Of course, Elvis really shines in the dancing and singing sequences in his films. The ones especially worth checking out—Jailhouse Rock and Love Me Tender. The ladies say those films demonstrate his star power was really connected to his performances within the films. 
    The Leading Ladies
    Elvis' leading ladies are well-known and many went on to have pretty impressive careers themselves. Ann Margaret, Nancy Sinatra, and Shelley Fabares are just some of the names that came up in our conversation. Of particular note was Ann Margaret performing her own song and having her name in the same size font as Elvis on the movie poster—a bit controversial at the time. Nancy Sinatra also played a big role. When the ladies talked about her connect to Elvis, the former star tweeted at them a note of thanks and that she missed Elvis. 
    The Soundtracks
    The movies were really groundbreaking because the films were often just opportunities to push out more Elvis music between records. The soundtracks were 45's with 4-5 songs on them. The movie names were often connected to the title song such as "Love Me Tender". If you want to listen to some of the music that true fans often love the most, check out "Pocket Full of Rainbows" or even the song "So Close Yet So Far Away from Paradise" in the movie Harem Scarem. In fact, many of the songs we all know as classic Elvis singles came from film soundtracks and weren't released in any other form.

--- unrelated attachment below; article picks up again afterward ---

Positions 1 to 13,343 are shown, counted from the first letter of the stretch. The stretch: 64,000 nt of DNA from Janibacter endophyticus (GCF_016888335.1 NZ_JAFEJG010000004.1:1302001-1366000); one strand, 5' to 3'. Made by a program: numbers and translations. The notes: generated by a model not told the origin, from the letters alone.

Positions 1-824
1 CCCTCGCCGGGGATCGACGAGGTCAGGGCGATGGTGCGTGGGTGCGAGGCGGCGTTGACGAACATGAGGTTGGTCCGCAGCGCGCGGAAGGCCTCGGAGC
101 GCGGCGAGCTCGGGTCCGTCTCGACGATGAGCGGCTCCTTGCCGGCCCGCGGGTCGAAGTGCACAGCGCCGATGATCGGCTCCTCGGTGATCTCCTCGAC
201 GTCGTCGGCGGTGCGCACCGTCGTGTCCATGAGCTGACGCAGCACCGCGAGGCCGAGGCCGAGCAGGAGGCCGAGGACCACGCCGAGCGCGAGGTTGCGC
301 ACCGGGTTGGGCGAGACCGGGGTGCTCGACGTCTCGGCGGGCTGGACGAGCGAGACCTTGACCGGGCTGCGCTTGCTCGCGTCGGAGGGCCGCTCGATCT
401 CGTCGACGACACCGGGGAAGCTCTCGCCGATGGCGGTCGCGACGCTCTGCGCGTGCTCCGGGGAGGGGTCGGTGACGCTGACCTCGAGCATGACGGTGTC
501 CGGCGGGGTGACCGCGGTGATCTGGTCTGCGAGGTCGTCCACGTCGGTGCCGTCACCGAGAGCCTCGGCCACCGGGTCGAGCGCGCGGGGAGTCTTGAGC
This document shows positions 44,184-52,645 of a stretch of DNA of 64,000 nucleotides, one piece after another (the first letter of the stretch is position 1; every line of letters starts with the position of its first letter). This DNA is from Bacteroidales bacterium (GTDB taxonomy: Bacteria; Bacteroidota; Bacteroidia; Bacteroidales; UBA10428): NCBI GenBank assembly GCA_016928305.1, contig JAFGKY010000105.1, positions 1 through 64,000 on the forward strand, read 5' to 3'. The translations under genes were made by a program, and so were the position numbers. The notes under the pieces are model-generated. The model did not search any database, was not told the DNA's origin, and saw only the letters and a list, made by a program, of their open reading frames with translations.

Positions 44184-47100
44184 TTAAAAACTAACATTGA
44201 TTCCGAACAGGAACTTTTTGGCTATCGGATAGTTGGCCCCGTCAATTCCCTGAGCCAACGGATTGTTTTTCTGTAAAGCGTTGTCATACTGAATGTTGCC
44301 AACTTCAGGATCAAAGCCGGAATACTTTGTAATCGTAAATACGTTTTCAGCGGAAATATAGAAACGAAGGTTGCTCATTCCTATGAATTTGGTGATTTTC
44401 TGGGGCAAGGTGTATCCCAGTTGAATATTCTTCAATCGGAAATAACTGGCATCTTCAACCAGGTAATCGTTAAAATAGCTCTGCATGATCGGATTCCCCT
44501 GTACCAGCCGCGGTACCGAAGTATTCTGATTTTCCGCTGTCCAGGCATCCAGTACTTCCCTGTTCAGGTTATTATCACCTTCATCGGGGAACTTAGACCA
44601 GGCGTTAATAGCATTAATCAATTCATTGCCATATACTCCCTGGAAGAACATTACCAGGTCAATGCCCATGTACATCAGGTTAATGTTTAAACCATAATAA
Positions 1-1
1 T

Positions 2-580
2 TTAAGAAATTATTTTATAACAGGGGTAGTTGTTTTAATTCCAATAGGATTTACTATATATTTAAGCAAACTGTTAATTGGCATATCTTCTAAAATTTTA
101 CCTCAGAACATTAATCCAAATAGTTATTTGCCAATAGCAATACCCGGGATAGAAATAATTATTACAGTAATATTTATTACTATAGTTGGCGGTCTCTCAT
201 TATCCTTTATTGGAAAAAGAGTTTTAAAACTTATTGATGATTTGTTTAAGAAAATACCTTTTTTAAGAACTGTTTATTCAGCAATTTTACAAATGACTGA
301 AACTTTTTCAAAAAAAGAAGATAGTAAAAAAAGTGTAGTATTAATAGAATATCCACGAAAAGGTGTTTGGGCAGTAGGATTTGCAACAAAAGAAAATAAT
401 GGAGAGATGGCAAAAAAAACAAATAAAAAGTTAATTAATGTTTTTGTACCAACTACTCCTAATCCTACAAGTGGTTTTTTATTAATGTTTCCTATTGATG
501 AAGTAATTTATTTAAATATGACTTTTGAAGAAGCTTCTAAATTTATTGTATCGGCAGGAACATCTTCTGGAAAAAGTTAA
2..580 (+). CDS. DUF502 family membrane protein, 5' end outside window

The Invention of the Karate Chop or The Fights
    Some people believe another of Elvis' many innovations was the old-style movie karate chop move. Our guests tell us about how the fights were a key part of the Elvis films. And yes, he is known for a signature karate chop move. In one movie... he may have karate chopped a Jaguar. Elvis was actually known for being a passionate practicioner of karate. He loved integrating the moves he practiced on his own into any of the fight scenes. He almost never had a stunt double. One night, he was so into practicing for a fight scene, that he stayed up really late chopping wooden blocks until he felt he got the move down for the movie scene. You also may have seen Elvis' custom Gi he had made. 
    Pop Culture Connections
    We heard a lot more about the various pop culture connec

    • 55 min
    TGI Fridays

    TGI Fridays

    In this episode of Memphis Type History: The Podcast, Rebecca tells Caitlin about how TGI Friday's is where people meeting at bars basically originated. You'll learn the story of how Memphis made it a franchise, and how without TGI Friday's, Caitlin may have never been born.
    In 2016, TGI Fridays announced that they would be adopting a new, modernized aesthetic atmosphere. It seems to be in a trend, older chain restaurants are becoming more industrial and minimalistic in design to compete with the current competition such as Panera and Chipotle.